For many consumers, their relationships with financial institutions can be highly personal. They often choose a bank because that’s where their family has done business, or because they’ve done their own due diligence and made a personal choice.
That gives people have a certain level of loyalty to their chosen organizations.
Due to the highly sensitive nature of financial relationships, trust is essential to maintaining them. But with the rise of technology, and the demand for financial organizations to adopt and adapt, many are faced with the risk of their own attention diverting from their core strength — building and maintaining customer relationships.
This is understandable for a few reasons. In order for banks to acquire new clients and retain their existing ones, they need to meet customers where they are, whether that means offering mobile apps or digital services beyond the core of a typical banking relationship.
A great example of this is the demand for digital wealth management. Consumers are increasingly looking for services that enable them to manage their wealth online, and the proof is in the numbers.
Assets on digital platforms stand at approximately $397 billion and are expected to more than triple, eclipsing $1.4 trillion by 2022, according to the data service Statista.
For financial institutions looking to capture a piece of this growth, speed to market is a vital differentiator. While many might consider designing and launching their own digital advisory platform in-house, the risks are significant both internally and externally. For consumers, in the time it might take for a financial institution to build its offering from start to finish, many might seek out a provider that can meet their needs immediately.
For institutions, asking staff to focus on work outside of their specialty might cause them to leave for more nimble firms that can leverage technology to empower and not distract their workforce.
The solution to both challenges? Outsource non-core technology capabilities, such as digital advisory services, to proven, enterprise-ready third parties that understand the banking space. This approach helps retain talent while simultaneously enabling banks to support a higher volume of higher value customers.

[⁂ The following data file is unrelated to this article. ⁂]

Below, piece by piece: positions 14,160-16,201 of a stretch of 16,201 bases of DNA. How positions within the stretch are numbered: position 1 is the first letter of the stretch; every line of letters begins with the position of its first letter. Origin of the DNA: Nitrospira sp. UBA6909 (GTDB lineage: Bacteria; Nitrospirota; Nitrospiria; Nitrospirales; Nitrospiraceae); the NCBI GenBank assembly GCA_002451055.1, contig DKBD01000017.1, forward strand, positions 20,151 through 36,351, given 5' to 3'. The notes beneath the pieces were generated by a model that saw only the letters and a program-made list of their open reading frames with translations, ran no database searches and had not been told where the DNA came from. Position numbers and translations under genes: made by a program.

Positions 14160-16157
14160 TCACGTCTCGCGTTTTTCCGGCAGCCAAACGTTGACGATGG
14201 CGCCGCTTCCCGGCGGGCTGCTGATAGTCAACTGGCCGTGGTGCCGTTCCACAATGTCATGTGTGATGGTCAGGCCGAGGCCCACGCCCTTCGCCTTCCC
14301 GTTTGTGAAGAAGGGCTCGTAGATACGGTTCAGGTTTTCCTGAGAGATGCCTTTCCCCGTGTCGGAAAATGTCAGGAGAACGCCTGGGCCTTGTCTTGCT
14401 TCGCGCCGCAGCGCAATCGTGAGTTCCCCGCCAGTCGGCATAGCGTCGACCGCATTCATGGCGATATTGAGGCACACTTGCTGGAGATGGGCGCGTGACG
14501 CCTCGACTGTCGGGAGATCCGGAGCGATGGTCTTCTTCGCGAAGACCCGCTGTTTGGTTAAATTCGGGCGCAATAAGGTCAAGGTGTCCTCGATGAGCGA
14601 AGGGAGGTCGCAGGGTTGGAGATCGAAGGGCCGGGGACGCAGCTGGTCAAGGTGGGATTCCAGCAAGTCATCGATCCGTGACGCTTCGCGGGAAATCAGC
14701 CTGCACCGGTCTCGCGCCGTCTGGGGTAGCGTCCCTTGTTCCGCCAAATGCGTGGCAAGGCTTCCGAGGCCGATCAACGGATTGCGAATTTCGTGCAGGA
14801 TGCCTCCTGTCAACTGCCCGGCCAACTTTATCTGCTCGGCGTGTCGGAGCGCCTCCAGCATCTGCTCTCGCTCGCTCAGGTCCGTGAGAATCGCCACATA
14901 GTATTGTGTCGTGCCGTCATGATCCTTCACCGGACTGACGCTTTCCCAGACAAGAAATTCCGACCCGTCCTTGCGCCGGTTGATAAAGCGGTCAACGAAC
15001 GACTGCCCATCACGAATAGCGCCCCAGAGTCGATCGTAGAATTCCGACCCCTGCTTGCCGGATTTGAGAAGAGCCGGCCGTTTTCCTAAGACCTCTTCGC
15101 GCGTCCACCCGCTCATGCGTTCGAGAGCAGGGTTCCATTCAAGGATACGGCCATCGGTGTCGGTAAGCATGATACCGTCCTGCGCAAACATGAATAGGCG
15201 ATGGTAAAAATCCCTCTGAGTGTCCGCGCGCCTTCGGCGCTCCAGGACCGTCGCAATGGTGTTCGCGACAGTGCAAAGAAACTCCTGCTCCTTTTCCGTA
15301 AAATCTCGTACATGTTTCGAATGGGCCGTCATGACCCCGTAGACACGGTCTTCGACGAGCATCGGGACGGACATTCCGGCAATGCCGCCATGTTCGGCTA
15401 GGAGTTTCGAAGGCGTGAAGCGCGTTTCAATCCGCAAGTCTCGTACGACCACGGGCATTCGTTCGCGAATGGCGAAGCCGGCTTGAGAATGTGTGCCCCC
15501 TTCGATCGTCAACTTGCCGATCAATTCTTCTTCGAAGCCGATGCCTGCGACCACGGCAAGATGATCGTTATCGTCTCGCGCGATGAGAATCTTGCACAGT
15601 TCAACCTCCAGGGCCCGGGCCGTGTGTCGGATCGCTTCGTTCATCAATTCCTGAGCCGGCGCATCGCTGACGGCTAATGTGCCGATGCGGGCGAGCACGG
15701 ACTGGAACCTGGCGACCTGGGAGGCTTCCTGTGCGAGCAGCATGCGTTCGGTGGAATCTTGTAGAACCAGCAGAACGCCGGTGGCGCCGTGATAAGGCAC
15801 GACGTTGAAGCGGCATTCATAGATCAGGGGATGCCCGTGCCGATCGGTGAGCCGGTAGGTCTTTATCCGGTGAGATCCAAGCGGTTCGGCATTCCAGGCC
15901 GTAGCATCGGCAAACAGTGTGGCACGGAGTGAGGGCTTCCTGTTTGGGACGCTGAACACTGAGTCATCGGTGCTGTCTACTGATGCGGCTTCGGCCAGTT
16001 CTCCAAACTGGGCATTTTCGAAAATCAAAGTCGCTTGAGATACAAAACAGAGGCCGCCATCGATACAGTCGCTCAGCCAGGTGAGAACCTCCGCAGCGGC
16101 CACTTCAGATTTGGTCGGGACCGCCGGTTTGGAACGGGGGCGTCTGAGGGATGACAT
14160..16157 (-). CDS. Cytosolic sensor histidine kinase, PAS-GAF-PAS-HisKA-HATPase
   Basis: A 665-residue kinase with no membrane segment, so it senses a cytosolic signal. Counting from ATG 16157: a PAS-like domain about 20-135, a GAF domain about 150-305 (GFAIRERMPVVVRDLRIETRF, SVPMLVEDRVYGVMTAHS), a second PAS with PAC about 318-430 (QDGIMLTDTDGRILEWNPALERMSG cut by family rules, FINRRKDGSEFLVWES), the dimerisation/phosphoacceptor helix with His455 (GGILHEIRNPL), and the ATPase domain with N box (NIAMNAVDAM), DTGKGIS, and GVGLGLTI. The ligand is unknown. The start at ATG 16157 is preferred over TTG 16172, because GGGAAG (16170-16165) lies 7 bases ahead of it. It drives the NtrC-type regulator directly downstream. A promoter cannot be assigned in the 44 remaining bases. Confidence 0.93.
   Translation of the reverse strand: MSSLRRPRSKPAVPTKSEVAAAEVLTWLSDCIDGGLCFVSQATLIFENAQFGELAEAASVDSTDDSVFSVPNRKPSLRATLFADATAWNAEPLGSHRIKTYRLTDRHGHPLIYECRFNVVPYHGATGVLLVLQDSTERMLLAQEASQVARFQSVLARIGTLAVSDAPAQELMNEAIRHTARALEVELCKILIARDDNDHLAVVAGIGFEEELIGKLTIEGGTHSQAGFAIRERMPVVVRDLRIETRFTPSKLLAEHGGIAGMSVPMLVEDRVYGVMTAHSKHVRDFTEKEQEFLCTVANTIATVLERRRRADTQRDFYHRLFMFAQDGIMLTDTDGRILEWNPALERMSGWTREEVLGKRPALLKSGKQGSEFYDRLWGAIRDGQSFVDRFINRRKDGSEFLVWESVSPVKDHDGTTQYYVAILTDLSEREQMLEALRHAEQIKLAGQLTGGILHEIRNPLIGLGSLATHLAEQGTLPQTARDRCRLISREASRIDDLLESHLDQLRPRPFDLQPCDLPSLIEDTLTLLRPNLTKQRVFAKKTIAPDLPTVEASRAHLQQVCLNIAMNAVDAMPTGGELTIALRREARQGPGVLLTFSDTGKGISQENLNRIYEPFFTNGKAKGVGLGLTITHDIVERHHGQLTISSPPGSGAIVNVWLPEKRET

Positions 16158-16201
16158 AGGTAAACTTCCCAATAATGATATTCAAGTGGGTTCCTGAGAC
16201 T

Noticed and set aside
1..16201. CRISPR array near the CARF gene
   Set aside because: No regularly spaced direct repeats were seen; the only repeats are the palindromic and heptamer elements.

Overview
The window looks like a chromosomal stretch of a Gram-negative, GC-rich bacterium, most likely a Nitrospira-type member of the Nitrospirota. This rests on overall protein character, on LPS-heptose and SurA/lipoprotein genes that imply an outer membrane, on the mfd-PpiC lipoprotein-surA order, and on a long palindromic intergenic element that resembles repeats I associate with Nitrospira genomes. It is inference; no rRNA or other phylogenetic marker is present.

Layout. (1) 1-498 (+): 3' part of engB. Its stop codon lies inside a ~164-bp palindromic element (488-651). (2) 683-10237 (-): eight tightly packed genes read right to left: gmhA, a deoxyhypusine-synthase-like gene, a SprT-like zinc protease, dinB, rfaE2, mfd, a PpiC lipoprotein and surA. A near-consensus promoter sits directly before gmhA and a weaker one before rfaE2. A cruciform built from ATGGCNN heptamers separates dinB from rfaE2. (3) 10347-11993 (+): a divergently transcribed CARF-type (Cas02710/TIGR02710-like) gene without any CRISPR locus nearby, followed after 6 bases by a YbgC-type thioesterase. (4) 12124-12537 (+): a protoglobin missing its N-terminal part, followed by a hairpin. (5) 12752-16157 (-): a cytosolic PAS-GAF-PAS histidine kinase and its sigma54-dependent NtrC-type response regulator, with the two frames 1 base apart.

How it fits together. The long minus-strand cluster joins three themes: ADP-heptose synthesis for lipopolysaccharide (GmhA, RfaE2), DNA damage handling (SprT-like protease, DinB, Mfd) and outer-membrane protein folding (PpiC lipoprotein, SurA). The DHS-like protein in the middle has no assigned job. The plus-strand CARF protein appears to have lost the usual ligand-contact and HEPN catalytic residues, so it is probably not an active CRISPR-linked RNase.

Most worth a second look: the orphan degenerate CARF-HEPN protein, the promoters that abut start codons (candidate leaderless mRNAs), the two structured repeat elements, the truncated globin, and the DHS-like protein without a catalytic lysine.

Done right, outsourcing to sophisticated digital advisory providers allows banks to retain existing customers while also focusing its efforts on attracting new ones. It opens new opportunities to deepen engagement and further monetize existing relationships through upselling. It also opens the possibility for growth into new market segments — the much talked about notion of increasing wallet share.
Offering digital advisory shouldn’t cost much to support. Sophisticated third-party solutions offer easy access to wealth management for digitally savvy customers, enabling them to self-serve with minimal assistance. These solutions, in turn, allow banks to service these types of clients with less overhead.
Choosing the right approach for offering a digital wealth platform comes down to institutional preparedness. Designing and developing a solution in-house takes time and money. Partnering with a third party that supports white-labeled technology allows for quick and easy implementation, allowing you to harness the provider’s talent as your own.
One thing to keep in mind when hiring a vendor is whether or not they have deep experience in both the wealth management and the banking spaces. This means finding trusted providers that have taken the time to integrate with multiple banking cores and custodians, as well as diverse payment systems and best-in-breed portfolio managers.
Having the right pipes in place ensures implementation flows seamlessly, without any clogs in the process.
Additionally, banking institutions entrenched with legacy systems can feel comfortable partnering with a third-party provider that is pre-vetted and has established relationships with core providers, the only way that new technologies can be deployed at the speed of customer demand.